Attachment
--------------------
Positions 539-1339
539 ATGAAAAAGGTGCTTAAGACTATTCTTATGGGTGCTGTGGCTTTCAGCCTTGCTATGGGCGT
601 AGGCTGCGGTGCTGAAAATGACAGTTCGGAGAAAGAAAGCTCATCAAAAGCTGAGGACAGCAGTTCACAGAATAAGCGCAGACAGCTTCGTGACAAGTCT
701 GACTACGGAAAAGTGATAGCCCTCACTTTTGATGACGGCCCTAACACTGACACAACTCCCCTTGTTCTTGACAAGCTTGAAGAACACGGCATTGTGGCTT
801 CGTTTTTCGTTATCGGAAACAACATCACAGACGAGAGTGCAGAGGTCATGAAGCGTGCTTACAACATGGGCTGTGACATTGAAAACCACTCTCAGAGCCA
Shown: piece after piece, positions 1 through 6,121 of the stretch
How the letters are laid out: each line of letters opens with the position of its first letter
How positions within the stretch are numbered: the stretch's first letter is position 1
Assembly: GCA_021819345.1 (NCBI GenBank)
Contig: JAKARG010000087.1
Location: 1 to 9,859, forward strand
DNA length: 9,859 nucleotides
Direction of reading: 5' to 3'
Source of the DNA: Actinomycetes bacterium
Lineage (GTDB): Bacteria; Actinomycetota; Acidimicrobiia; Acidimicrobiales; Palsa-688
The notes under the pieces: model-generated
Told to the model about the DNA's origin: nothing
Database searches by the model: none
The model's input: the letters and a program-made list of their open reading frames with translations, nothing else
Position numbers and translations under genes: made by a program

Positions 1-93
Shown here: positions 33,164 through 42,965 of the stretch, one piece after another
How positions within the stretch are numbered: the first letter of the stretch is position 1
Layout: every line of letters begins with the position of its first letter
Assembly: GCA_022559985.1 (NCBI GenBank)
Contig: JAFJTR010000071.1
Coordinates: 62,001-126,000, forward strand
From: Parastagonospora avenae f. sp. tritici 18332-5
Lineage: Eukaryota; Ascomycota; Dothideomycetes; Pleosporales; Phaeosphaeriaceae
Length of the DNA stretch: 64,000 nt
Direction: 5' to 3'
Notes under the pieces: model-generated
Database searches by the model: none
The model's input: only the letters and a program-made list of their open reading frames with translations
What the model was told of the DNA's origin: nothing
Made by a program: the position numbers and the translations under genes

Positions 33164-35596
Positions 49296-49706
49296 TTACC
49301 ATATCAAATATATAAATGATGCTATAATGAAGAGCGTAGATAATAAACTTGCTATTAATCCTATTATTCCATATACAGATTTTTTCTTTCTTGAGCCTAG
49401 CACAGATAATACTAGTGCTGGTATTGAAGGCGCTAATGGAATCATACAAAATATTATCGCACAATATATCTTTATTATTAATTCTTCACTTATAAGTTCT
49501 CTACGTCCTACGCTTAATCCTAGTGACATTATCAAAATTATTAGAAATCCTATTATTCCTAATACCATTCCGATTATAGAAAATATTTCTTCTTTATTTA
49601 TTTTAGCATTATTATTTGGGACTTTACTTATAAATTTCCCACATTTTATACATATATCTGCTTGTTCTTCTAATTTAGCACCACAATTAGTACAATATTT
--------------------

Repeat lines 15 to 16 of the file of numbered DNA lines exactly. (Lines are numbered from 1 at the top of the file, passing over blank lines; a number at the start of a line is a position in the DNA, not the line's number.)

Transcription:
Lineage (GTDB): Bacteria; Actinomycetota; Acidimicrobiia; Acidimicrobiales; Palsa-688
The notes under the pieces: model-generated